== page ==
A Bicycle Built for Two…ey

Filed under: Blogs,News Flash — Tags: , , , , , , , — @ 4:26 pm

By Josh Moody

Have you ever noticed how many bikes there are at the Project? Ever been to a Smart Partner Picnic and rode down to the piers with the whole group, looking like a weird, kid invasion stage of the Tour de France? Have you ever gone into George’s shop in the back, looked around and thought, “Hold the foam core phone! There are as many bike tools in here as there are carpentry tools!”? Ever joined a Project kid for a spin on our tandem bike, The Watermelon? Or even if you’ve only been to our shows, I’m sure you’ve looked to the right as you enter our building, seen a half dozen bicycles hanging on the wall and thought to yourself, “Are there even enough staff members to ride all these things? What is the DEAL?” Well, I know how you feel. Let me tell you the story of my introduction to the biking culture of The 52nd Street Project.

I used to hate bikes. Honestly, hate them. When I was in college, my best friend was an aspiring pro cyclist. He took it very seriously: owned three bikes; trained constantly; wore the extremely uncomfortable (for him and anyone who saw him bike by) spandex onesies, and as a result, naturally, I mocked him mercilessly. “Dude,” I’d say, “Your car’s missing wheels, motors, tail pipes, headlights, efficiency, modern science, coolness, and you’re dressed like you’re coming from some sort of super intense modern dance class that requires a helmet and a butt pad… also you’re too skinny, eat something.” But try as I might to crush his passion, my friend kept right on riding, and loving every minute of it. I just didn’t get it.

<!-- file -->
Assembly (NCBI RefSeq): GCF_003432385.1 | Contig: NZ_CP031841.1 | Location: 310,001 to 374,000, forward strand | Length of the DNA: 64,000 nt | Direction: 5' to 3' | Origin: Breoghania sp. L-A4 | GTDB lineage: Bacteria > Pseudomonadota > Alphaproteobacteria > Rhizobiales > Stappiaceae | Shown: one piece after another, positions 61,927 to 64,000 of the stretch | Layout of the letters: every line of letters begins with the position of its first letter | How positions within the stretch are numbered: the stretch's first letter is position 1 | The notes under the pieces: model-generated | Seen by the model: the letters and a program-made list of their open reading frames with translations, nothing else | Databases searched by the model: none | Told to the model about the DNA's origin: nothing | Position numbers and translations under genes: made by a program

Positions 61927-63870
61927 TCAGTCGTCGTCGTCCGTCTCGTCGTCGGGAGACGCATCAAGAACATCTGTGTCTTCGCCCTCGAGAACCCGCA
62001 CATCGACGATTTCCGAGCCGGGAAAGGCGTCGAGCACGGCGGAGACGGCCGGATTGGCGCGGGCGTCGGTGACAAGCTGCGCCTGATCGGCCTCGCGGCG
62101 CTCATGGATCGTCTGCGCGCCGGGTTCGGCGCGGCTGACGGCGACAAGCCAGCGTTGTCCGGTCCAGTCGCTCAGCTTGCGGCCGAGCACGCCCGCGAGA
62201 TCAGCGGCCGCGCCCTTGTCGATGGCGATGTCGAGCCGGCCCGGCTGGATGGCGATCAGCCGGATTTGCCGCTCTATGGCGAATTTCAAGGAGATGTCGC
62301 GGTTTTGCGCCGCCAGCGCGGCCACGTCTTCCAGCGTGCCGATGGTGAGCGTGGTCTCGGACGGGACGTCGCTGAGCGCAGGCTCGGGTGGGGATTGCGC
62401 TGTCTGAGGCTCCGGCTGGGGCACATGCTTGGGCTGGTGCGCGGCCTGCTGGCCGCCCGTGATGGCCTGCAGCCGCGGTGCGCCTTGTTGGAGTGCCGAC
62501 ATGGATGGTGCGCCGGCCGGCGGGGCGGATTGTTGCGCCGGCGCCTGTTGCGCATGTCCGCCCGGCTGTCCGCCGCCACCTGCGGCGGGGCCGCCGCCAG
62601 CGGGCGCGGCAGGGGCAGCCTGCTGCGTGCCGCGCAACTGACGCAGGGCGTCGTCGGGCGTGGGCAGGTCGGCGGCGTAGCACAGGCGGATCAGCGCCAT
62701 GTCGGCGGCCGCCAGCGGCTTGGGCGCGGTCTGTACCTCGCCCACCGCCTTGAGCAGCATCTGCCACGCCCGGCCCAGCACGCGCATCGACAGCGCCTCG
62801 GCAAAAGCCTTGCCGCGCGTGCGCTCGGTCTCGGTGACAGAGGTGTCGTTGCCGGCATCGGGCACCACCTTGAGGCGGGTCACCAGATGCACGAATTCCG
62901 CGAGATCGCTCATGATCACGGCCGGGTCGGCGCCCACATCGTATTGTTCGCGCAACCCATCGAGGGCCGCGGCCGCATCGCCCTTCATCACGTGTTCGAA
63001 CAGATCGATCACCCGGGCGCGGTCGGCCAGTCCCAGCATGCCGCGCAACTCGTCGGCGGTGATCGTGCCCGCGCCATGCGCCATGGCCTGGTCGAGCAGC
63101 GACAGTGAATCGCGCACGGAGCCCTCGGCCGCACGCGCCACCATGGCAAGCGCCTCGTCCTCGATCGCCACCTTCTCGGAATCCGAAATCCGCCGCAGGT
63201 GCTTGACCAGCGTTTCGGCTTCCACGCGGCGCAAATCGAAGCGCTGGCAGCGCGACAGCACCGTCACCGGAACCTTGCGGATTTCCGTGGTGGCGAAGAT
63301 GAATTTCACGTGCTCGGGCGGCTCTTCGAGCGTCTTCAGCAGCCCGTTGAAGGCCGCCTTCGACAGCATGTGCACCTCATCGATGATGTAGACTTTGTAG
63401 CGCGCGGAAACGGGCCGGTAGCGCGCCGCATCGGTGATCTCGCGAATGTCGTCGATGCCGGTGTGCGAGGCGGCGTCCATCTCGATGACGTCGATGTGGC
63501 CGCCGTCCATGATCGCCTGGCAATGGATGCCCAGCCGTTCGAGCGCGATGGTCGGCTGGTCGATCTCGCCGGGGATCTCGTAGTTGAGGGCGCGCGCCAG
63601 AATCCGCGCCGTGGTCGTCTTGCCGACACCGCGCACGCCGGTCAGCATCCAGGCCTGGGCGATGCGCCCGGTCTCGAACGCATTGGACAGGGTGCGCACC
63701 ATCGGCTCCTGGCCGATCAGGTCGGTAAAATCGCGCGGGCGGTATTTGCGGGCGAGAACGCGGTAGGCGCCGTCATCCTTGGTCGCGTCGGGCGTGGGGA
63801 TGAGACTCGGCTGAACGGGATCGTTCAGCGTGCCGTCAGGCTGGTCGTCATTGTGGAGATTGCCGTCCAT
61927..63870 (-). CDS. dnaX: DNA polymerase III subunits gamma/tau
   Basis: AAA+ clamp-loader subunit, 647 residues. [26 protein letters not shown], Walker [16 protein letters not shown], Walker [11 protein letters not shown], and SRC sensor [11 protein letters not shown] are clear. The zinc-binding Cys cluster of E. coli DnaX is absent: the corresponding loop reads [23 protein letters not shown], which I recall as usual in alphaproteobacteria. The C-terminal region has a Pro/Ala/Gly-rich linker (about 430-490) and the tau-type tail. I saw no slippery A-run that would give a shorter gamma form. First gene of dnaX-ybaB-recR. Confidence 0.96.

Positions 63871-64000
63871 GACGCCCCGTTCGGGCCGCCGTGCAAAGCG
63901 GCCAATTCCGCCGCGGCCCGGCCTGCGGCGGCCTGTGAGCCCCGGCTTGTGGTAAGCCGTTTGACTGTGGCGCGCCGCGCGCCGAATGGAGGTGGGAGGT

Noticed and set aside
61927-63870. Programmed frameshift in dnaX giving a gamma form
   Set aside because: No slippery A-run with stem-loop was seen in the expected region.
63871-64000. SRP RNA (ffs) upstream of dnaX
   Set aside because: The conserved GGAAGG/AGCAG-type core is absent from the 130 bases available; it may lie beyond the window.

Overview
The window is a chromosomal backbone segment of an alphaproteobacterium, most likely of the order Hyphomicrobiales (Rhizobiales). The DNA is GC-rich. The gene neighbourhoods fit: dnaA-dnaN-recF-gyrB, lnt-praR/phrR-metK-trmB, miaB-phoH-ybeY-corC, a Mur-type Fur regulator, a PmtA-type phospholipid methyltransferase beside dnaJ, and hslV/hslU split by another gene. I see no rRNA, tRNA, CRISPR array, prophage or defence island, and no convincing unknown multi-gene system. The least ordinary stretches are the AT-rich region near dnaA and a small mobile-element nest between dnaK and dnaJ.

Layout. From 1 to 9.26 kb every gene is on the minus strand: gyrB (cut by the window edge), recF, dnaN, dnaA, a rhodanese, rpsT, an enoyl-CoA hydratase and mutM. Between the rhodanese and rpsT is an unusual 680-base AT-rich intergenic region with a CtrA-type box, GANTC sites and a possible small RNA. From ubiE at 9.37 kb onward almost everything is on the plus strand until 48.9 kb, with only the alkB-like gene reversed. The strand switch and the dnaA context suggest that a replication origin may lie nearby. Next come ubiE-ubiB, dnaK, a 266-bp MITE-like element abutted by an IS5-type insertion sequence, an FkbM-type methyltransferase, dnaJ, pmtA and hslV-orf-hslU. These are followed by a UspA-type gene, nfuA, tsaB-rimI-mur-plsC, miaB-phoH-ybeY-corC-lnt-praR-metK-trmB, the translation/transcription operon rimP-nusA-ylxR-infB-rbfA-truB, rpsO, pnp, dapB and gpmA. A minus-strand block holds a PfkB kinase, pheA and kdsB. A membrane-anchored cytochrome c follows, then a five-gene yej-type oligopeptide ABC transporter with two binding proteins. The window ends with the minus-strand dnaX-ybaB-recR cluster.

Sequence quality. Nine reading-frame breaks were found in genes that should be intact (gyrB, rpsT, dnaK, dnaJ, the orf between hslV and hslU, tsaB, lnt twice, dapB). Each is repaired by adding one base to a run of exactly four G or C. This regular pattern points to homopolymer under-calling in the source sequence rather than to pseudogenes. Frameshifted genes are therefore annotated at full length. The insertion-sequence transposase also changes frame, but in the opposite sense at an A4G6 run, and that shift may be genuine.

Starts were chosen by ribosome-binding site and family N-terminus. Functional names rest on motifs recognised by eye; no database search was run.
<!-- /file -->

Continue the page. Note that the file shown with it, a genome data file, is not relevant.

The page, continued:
Upon graduating from college, I decided to move to New York City, and by some strange and magical stroke of luck, I got myself a job working at the coolest place on this or any other planet, The 52nd Street Project. And to my amazement, despite living in a city with one of the oldest and most extensive (and yeah fine, also gross, weird, stinky, sticky, ratty, annoying, and on some routes almost non-existent, yeah, I’m looking at you G train) public transportation systems ANYWHERE, several of my new coworkers biked to work. Every day! Biked I tell you! Rain or shine! On BIKES! And I’m not even talking motorbikes here, I’m talking man-powered, leg pumping, basically running but with wheels, bicycles.

I was shocked, but also more than a little humbled. Here were respectable, successful and happy adults, STILL choosing the prehistoric vehicle preferred by my silly friend from college. “What am I missing?” I thought to myself. Well, more than ready to read my mind and answer that question was the Project’s resident bike guru: George “The Cogfather” Babiak. You see, George has been biking pretty much his whole life, spent twenty years working at a bike shop, and tries to convince everyone he can that bicycles are, and always will be, the perfect mode of transportation. And after so many years of blindly hating those two wheeled menaces, for whatever reason (Age? Maturity? Weakness? Subway rage?) I was finally ready to hear him out and see what this biking thing was all about. But rather than just explaining it to me, George did one better. One day, out of nowhere, George brought in an old bike, fixed it up, tied a bow around it, and handed me the keys (minus the keys… and the bow, sadly). And while I still resented the bike for, you know, being a bike, I was so touched by the gesture that I had to humor George and give the old half-car a spin. So I did.

And I’m sure you could see this coming… I fell in love with that bike! Madly, deeply, passionately in love! I named it Street Stomper and I asked it to marry me! And we’re still married to this day! Okay that last part is a SLIGHT exaggeration, but you get the point! After years of unabated bike bashing, I have now become an avid biker. And I’m talking WICKED avid (I am from Rhode Island, after all). I bike to and from work, and everywhere else I go, all year round, rain or shine, freezing cold or stupid hot (safely of course, wear your helmets please).